AHS board dismissal shows model broken, opposition says

The Alberta government's decision to dismiss the health services board signals deeper problems with the system, according to opposition parties.

Wildrose Party Leader Danielle Smith says local decision making should be restored

CBC Calgary's weekly political panel discusses the fallout from the health minister firing the entire AHS board. 6:53

The Alberta government’s decision to dismiss the health services board signals deeper problems with the system, according to opposition parties.

Health Minister Fred Horne fired all members of the AHS board on Wednesday after they defied his directive to cancel bonus payments for the top executives.

The minister said awarding bonuses at a time of major budget cuts is out of step with the province’s priorities.

Wildrose Party Leader Danielle Smith agreed that the board members deserved to be dismissed.

She said the time has come to return to a system of local health boards.

'Empower local administrators'

"Go back to local decision-making, empower local administrators to work with local staff so they can deliver the best patient care, because the centralized model of delivering health care — it just isn't working," Smith said.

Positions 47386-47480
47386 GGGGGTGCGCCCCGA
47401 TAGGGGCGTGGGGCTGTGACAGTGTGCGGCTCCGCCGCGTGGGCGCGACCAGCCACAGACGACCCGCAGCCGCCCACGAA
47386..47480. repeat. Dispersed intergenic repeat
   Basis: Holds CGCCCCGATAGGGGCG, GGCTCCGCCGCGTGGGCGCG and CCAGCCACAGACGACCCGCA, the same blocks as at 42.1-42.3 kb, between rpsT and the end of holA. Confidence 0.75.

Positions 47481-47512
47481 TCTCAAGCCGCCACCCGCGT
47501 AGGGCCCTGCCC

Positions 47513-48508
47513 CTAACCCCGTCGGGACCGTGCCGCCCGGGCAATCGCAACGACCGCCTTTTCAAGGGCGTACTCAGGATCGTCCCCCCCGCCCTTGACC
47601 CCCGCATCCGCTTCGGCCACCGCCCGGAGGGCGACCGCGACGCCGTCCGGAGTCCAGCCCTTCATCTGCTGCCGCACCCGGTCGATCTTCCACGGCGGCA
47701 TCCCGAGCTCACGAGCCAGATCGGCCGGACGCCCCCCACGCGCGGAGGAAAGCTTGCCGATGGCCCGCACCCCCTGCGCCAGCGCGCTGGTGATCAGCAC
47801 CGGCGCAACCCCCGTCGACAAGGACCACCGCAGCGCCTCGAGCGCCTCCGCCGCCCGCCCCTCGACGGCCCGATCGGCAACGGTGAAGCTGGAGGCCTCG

The AHS superboard was created five years ago to replace nine regional health authorities as well as the cancer, mental health and alcohol and drug abuse agencies.

Alberta’s New Democrats also said Horne’s actions demonstrate the superboard model needs reform.

"It's obvious that once the board was put in place the government has lost control of its compensation costs and bonuses," said NDP Leader Brian Mason.

"I think it would make great sense to replace the board with a deputy minister who's accountable to the minister, who is accountable to the legislative assembly."

Doctors concerned

Horne announced earlier this week there will be a review of the governance of Alberta's boards and commissions, beginning with AHS. The findings are expected in September.

Dr. Michael Guiffre, the president of the Alberta Medical Association, said there are concerns with how AHS will now operate.

"They are one of the major stakeholders in this, so we really need that part of the system to run well," he said.

"Really it begs the question of roles and responsibility. I think we’re really looking for that to get sorted out."

It’s unclear whether the bonuses given to AHS executives — worth an estimated $3.2 million — can legally be recovered by the province. Horne said the government is looking into it.